Landowner prepares to tear down illegally built houses

Some of the families in Pietermaritzburg are facing risk of losing their expensive homes, which might be demolished as they were built in illegally occupied land.

Some of the families in Pietermaritzburg are facing risk of losing their expensive homes, which might be demolished as they were built in illegally occupied land.

Published Apr 29, 2024


Durban — Houses of 70 supposedly “wealthy” homeowners built on illegally acquired land in an upmarket Pietermaritzburg neighbourhood face imminent demolition as the invaders refused to pay the property owner’s asking price.

Jagath Singh, 75, the owner of Leliefontein Farm in Thornville, previously obtained a Pietermaritzburg High Court order to evict the occupants and have the illegally built homes demolished.

He is now preparing to implement the court’s instruction.

His legal representatives indicated that the order was likely to take effect ahead of the May 29 general elections, but declined to reveal the actual date, wary that the illegal occupants would plan a fight-back.

An employee of Vathers Attorneys said: “We gave them the notice in January last year.

“They are fully aware of it.”

Singh required R150 000 per site on his property, identified as Sub 35 of the Leliefontein No 1175, from the invaders for him to abandon his eviction and demolition action, but they refused.

Instead, they offered a combined amount of R325 000.

Singh’s legal team is mindful that a strong police presence together with private security officials would be necessary to enforce the court order that was obtained in 2017 but has since been gathering dust.

Attorney Udash Vather said they attempted to “reason” with the people occupying Singh’s stolen land, and even proposed they pay R150 000 each, but got no joy.

“These (illegal occupants) are rich people but they just want to occupy the property without paying the owner,” he said.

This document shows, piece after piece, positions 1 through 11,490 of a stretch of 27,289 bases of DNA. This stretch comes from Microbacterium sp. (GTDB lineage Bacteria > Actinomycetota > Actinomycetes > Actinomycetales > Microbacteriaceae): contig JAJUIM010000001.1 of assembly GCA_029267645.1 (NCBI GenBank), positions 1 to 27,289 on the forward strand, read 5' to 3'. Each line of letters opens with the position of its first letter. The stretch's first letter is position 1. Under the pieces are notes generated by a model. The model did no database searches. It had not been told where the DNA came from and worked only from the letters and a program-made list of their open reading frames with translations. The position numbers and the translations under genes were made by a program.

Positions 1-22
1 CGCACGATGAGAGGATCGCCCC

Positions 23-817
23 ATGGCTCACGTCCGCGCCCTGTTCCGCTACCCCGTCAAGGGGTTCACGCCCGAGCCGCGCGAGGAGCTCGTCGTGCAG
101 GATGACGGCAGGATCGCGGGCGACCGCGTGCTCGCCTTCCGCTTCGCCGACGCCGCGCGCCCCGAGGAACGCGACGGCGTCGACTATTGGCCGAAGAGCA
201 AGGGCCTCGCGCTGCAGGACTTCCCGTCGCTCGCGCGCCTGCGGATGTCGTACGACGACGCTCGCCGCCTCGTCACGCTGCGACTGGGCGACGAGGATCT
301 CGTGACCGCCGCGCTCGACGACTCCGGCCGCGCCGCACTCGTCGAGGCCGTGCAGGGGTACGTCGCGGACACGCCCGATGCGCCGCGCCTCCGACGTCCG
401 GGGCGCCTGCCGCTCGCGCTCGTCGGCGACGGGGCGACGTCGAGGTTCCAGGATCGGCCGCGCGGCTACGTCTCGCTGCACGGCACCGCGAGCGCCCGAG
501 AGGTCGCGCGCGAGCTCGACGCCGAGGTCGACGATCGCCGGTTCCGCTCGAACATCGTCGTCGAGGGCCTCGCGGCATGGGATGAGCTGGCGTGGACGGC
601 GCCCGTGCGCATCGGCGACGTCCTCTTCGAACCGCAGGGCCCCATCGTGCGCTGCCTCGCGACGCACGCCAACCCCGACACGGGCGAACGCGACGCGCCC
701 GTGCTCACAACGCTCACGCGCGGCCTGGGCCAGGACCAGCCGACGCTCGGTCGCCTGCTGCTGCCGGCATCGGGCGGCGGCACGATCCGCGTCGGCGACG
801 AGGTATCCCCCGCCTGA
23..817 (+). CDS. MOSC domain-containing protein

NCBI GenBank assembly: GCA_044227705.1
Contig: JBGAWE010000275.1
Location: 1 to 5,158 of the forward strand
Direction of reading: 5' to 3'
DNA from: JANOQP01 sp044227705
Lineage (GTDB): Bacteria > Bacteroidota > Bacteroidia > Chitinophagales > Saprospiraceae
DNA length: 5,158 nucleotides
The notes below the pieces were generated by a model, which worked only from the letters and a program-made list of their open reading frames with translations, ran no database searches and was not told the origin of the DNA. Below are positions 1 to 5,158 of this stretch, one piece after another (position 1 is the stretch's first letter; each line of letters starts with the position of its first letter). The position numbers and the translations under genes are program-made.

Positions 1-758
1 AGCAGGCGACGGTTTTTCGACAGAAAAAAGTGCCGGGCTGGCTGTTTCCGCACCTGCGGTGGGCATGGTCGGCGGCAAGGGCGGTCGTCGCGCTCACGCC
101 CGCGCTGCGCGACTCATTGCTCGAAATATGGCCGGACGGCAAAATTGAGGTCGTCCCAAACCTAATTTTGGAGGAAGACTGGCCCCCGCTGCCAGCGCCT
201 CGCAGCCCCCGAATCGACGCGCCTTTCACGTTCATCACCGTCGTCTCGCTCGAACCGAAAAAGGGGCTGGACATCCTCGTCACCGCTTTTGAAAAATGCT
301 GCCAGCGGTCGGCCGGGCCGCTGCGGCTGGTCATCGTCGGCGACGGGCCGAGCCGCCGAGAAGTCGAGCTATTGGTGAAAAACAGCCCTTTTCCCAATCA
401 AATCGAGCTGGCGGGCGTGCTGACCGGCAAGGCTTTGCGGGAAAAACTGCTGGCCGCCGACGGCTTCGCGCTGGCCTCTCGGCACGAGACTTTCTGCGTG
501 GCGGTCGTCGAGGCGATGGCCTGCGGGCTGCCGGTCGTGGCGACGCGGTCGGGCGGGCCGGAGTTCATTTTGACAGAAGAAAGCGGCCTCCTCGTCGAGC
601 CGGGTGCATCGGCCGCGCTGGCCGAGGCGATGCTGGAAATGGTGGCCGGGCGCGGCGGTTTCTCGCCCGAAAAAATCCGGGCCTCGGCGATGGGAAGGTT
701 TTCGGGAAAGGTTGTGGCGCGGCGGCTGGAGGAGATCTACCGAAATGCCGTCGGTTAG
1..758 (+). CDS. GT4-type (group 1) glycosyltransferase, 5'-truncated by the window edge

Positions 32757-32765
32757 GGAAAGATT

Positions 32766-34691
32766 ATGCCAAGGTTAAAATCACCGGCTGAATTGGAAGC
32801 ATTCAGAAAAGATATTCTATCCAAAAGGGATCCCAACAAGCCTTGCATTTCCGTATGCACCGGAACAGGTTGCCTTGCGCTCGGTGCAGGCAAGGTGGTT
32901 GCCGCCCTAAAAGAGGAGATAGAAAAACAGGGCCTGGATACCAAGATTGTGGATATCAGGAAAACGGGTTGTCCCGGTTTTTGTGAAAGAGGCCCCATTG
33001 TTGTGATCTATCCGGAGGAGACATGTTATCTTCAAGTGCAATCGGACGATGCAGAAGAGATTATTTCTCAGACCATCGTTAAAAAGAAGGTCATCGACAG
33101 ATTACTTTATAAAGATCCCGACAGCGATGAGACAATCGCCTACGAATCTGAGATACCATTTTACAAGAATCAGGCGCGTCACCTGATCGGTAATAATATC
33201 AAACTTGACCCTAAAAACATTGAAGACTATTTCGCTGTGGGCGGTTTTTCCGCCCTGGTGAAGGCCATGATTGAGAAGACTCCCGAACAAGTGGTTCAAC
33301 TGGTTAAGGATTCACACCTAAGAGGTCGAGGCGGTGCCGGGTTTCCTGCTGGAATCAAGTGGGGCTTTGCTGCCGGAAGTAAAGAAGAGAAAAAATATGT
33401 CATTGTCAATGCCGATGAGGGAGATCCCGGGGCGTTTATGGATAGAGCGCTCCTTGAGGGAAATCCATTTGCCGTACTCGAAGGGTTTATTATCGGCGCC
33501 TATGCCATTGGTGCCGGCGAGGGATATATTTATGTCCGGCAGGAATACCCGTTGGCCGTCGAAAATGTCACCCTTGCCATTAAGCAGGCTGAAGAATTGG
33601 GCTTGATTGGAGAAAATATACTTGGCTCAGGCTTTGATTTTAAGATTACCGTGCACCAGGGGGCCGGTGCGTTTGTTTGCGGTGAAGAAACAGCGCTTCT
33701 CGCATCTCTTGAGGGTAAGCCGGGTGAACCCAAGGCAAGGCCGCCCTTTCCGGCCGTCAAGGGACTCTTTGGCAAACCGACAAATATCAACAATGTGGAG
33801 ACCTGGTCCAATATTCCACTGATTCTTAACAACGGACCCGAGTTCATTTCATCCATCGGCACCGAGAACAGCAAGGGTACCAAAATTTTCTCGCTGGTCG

Vather said Singh exhausted all avenues to reach an amicable settlement with the occupants, and he was now ready to demolish the houses.

He said he and Singh had held several meetings with police and a security company to plan the eviction, which must be led by a sheriff.

According to Vather, the invaders ignored warnings that they were on land that was privately owned, and that Singh was in the process of developing it into a real estate property for sale.

During the Sunday Tribune’s visit to the site, more than 10 plush double-storey houses were noticed, one of them with a swimming pool.

Last week, the residents resorted to protest action, demanding electricity from Eskom.

They alleged that Singh had blocked Eskom from installing electricity lines to their homes and replacing the illegal ones they had been using for years.

The busy R56 was barricaded, affecting many motorists. The road was blocked with rocks, burning tyres, tree branches and even two horse and trailer trucks.

Residents demanded that Msunduzi Mayor Mzimkhulu Thebolla intervene by using ratepayers’ money to assist with payments to Singh. Singh denied that he had barred Eskom from installing electricity on the site.

“They invaded my land, and Eskom cannot install electricity on the land without the consent of the property owner,” said Singh, who inherited the land from his father and grandfather.

An employee of the law firm said that between 2013 and 2014, Singh was approached by three men who introduced themselves as being involved in estate development and looking to buy the farm, but Singh declined to deal with them.

“They then invaded the land and sold it for R40 000 to R50 000 per site to all the occupants that were there,” said the source.

Thebolla said he had over the years intervened several times to delay the eviction and foster negotiations between the residents and Singh, but the municipality would not provide funds for them to pay for the land.

“There are programmes to help poor people with land and free houses, but can you honestly tell me that those people who own such expensive houses are indigent?” said Thebolla.

Sunday Tribune